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Written By Ellie BrooksPublished 05/30/22
Pooling water in your washing machine’s drum doesn’t necessarily mean that you’re about to be soaked by appliance repair costs. This problem can have more than one cause, but it’s often easy for the average homeowner to diagnose and fix.
In this article, we’ll run through a few washing machine troubleshooting tips to help you determine the reason for your washing machine’s drainage problem after a spin cycle. In the process, we’ll also review how to remove water from washing machine drum basins.
Slow drainage or standing water in washing machine drums can result from a simple clog or a malfunctioning mechanical component. But before we take a closer look at the most common causes, a word of caution: If your washing machine is still covered by the manufacturer’s warranty, you may want to avoid attempting to repair the machine yourself. Some warranties are voided when the user or an unauthorized technician disassembles the machine or attempts any kind of repair. If your washer malfunctions while still under warranty, it’s best to have the manufacturer resolve the problem.
Many washing machines—and especially older models—have drain filters to catch hair, lint, pieces of fabric, and other debris. Most manufacturers and home experts recommend cleaning these filters every three months or so. An excessively dirty filter can impair the washing machine’s efficiency and, yes, cause slow drainage.
The placement of the drain filter varies from model to model. Some washing machines have a filter behind a small hatch or access panel in the front of the unit. This panel may be secured with screws, or it may come off freely. Other models have the filter at the end of a drainage hose within or behind the unit. The filter could also be under the central agitator or uppermost rim of the drum in a top-loading washer.
When in doubt, consult your machine’s manual or contact the manufacturer to locate and assess the condition of the drain filter.
All washing machines have a drain hose to syphon away wastewater. This is usually made of rigid plastic that has been corrugated to allow for flexibility. Any kind of obstruction in the drain hose of course means that the washing machine’s wastewater has nowhere to go.
To check your machine’s drain hose, unplug the appliance and move it away from the wall. First, visually inspect the hose for tight bends or kinks. It’s possible that you inadvertently pinched or twisted the hose the last time you moved the machine.
If a twist or kink doesn’t appear to be the problem, there could be a clog. Set a large bucket beside the washer and remove the hose from the wall, keeping the free end elevated. Place the hose in the bucket to see if water drains from the machine. If not, run a plumber’s snake through the hose to check for a clog. Balls of lint, clumps of hair, and even small clothing items are all possible obstructions.
If your drain hose is clear and water drained freely when you disconnected the hose from the wall, then it’s possible that a faulty pump is responsible for your machine’s poor drainage. You may have noticed that your drain hose is elevated, connecting to the wall some distance above the washer itself. The pump works to expel water from the machine and force it up through the drain hose.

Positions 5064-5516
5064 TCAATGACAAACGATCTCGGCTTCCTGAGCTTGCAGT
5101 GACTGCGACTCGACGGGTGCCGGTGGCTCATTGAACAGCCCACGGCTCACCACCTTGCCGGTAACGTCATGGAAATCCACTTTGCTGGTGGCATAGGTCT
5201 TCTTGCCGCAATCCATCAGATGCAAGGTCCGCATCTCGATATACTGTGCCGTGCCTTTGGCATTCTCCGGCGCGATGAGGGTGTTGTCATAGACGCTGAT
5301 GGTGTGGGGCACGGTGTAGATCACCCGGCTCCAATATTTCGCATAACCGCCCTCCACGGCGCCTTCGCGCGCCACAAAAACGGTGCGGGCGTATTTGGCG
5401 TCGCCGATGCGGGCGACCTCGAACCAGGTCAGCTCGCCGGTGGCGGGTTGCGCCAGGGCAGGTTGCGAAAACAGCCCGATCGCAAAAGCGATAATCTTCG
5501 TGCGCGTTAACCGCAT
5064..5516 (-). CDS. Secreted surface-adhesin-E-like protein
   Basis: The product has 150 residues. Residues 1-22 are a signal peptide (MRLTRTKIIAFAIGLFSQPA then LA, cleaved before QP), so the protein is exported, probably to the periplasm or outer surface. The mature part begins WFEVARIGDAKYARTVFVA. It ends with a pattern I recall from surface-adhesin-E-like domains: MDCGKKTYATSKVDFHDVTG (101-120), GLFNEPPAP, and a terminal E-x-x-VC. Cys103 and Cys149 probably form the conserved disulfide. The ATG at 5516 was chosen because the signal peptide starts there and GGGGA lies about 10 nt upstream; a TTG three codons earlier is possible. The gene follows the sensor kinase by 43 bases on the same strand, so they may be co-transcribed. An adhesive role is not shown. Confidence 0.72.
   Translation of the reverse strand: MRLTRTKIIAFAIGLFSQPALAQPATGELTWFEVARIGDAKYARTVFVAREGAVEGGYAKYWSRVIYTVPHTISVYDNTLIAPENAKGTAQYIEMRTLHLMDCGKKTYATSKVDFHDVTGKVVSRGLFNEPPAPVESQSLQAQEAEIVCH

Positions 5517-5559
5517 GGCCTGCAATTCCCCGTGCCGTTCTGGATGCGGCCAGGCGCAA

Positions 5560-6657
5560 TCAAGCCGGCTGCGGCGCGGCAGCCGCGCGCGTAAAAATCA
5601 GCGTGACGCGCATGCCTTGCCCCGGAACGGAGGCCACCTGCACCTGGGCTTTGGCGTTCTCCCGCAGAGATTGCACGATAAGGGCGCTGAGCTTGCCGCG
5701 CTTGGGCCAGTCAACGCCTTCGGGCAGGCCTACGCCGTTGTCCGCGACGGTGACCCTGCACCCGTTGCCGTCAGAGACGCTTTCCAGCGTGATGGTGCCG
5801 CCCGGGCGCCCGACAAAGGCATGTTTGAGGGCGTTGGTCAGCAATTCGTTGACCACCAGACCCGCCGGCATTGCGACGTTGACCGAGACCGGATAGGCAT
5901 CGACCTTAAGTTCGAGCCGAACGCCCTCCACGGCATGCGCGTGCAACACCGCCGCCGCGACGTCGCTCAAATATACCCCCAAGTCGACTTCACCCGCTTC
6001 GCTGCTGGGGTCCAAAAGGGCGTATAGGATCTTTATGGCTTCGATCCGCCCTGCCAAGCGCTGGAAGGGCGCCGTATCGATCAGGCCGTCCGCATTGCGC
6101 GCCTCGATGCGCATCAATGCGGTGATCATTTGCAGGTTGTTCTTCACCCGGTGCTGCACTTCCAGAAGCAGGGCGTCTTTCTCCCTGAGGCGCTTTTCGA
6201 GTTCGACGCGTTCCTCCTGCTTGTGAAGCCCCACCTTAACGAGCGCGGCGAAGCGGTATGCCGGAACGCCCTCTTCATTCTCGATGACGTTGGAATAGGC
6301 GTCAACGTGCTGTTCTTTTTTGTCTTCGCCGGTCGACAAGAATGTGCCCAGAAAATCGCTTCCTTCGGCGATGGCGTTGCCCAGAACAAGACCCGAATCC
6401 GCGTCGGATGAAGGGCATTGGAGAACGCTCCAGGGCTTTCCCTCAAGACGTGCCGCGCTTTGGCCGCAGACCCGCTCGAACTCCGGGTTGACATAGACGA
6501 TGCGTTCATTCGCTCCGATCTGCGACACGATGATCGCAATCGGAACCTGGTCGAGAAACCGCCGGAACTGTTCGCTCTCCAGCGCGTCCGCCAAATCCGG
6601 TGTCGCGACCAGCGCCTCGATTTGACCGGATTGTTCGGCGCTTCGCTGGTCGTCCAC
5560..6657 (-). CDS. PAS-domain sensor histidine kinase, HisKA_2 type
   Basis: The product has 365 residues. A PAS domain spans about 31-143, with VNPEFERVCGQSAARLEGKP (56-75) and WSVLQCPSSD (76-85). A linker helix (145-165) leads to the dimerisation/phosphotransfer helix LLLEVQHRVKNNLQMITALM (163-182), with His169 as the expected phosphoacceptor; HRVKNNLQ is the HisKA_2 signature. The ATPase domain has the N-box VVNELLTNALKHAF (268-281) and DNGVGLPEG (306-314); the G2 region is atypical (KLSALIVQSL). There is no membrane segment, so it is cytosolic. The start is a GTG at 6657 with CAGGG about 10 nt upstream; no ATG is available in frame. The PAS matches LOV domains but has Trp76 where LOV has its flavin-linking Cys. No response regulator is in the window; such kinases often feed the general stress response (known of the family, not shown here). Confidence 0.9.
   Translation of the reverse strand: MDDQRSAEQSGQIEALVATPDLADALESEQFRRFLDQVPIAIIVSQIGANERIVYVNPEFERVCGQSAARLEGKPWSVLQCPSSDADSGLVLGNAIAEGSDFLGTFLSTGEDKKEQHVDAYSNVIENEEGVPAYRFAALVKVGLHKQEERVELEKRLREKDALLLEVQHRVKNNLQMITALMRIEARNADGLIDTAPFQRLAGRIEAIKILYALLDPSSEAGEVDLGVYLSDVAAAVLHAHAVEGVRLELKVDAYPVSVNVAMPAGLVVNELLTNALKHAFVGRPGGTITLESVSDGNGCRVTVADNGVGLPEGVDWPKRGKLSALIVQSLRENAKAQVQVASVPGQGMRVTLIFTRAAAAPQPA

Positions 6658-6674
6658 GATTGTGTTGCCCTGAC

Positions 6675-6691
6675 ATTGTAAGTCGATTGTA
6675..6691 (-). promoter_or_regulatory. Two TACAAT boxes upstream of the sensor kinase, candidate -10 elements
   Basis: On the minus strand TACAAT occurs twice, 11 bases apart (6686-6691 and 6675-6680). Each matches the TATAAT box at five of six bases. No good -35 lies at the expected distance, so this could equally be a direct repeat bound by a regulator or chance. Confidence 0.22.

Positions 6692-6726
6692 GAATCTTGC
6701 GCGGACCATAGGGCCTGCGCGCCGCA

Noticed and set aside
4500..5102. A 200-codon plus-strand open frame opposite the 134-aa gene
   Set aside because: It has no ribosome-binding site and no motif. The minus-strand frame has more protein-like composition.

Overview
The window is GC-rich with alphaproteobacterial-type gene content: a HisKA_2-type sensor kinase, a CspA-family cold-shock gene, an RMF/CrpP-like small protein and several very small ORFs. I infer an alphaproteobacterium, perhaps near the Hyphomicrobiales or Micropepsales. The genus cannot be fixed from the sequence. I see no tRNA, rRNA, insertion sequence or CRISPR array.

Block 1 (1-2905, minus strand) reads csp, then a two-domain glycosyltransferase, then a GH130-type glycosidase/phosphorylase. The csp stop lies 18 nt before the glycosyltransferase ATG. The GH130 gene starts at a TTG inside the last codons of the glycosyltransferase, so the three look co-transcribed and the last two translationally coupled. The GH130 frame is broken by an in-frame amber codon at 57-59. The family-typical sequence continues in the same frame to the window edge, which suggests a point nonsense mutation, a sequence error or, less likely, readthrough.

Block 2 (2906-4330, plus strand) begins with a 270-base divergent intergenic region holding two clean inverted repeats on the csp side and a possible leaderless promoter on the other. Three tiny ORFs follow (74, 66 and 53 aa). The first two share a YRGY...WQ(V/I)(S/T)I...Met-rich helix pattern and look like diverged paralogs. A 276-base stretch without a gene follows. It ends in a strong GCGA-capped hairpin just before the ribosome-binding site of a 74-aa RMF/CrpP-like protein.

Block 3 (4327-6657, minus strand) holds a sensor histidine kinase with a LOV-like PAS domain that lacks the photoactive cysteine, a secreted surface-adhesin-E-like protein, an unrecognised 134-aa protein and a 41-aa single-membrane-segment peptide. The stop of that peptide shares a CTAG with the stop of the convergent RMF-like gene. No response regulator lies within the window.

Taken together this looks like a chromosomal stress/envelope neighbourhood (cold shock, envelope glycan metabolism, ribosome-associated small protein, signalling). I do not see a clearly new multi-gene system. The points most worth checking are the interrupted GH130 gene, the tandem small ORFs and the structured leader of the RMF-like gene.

Drain pumps are susceptible to clogs, and they can malfunction just like any other mechanical appliance component. If you notice your washing machine leaking or making strange noises in addition to standing water in the drum, there’s likely an issue with your pump.
Check your drain pump by unplugging the machine and moving it away from the wall. You will likely need to remove a rear access panel. Remove the pump per the manufacturer’s specifications and inspect it for an obstruction. This could be hair, dust, lint, fabric, small clothing items, a coin, or some other item that you may have neglected to remove from your clothing’s pockets before starting a wash cycle.
If you don’t notice an obstruction, the pump is likely faulty. You can likely find an identical replacement online or at your local hardware store.
Excessive quantities of water sitting in washing machine drums—especially in top-loading models—is sometimes due to a bad sensor. Some appliance models have a sensor that detects when the lid is closed. If the sensor senses that the lid is open, it will disable a wash or spin cycle.
You can test your lid sensor by starting a cycle, leaving the lid open, and manually depressing the lid switch with your finger. If the machine fails to register that the switch is depressed, it’s possible that the sensor is faulty. Replacements are readily available online or in hardware stores, and they’re often easy to install.
If you can’t seem to pinpoint the problem afflicting your washing machine, it may be time to enlist the help of a professional. Appliance repair doesn’t always come cheap, though, so many homeowners rely on home warranties and extended warranties to save money.
A washing machine extended warranty or home warranty with broader appliance coverage requires a small monthly or yearly premium, but you are spared the cost of repair when an unexpected problem arises. Your plan could even pay for a replacement appliance if your machine can’t be repaired.
Liberty Home Guard’s policies provide coverage for all mechanical components and parts of washing machines. We offer similarly comprehensive coverage for virtually any home appliance or system. If you’d like to explore a plan, use our website for a free quote or call (866)-526-1752.